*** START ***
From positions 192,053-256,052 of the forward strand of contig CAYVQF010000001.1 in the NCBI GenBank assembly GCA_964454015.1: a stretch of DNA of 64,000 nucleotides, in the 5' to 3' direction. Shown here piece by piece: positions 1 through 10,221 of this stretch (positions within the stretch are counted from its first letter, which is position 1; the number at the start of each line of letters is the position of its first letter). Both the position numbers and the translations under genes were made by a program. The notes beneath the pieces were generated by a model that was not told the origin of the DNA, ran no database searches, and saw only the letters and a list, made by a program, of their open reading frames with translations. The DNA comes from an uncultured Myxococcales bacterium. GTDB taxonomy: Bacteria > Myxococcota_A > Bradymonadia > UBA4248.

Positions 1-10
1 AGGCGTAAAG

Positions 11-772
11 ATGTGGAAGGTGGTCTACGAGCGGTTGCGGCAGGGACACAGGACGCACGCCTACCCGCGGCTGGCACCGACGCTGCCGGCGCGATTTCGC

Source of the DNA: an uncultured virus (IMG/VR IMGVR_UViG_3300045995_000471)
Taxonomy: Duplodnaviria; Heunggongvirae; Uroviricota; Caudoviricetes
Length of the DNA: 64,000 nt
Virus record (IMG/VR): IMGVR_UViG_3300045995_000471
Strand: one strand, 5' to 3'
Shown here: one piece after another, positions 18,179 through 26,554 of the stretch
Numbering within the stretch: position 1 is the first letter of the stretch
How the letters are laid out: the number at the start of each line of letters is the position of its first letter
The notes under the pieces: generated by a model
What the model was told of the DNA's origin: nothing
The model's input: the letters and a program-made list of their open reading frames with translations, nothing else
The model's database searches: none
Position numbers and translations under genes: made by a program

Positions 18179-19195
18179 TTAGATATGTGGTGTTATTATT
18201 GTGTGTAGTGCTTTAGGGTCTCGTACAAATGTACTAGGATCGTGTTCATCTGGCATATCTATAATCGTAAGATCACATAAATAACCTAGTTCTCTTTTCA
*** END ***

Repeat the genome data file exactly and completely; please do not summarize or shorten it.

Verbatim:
From positions 192,053-256,052 of the forward strand of contig CAYVQF010000001.1 in the NCBI GenBank assembly GCA_964454015.1: a stretch of DNA of 64,000 nucleotides, in the 5' to 3' direction. Shown here piece by piece: positions 1 through 10,221 of this stretch (positions within the stretch are counted from its first letter, which is position 1; the number at the start of each line of letters is the position of its first letter). Both the position numbers and the translations under genes were made by a program. The notes beneath the pieces were generated by a model that was not told the origin of the DNA, ran no database searches, and saw only the letters and a list, made by a program, of their open reading frames with translations. The DNA comes from an uncultured Myxococcales bacterium. GTDB taxonomy: Bacteria > Myxococcota_A > Bradymonadia > UBA4248.

Positions 1-10
1 AGGCGTAAAG

Positions 11-772
11 ATGTGGAAGGTGGTCTACGAGCGGTTGCGGCAGGGACACAGGACGCACGCCTACCCGCGGCTGGCACCGACGCTGCCGGCGCGATTTCGC

Source of the DNA: an uncultured virus (IMG/VR IMGVR_UViG_3300045995_000471)
Taxonomy: Duplodnaviria; Heunggongvirae; Uroviricota; Caudoviricetes
Length of the DNA: 64,000 nt
Virus record (IMG/VR): IMGVR_UViG_3300045995_000471
Strand: one strand, 5' to 3'
Shown here: one piece after another, positions 18,179 through 26,554 of the stretch
Numbering within the stretch: position 1 is the first letter of the stretch
How the letters are laid out: the number at the start of each line of letters is the position of its first letter
The notes under the pieces: generated by a model
What the model was told of the DNA's origin: nothing
The model's input: the letters and a program-made list of their open reading frames with translations, nothing else
The model's database searches: none
Position numbers and translations under genes: made by a program

Positions 18179-19195
18179 TTAGATATGTGGTGTTATTATT
18201 GTGTGTAGTGCTTTAGGGTCTCGTACAAATGTACTAGGATCGTGTTCATCTGGCATATCTATAATCGTAAGATCACATAAATAACCTAGTTCTCTTTTCA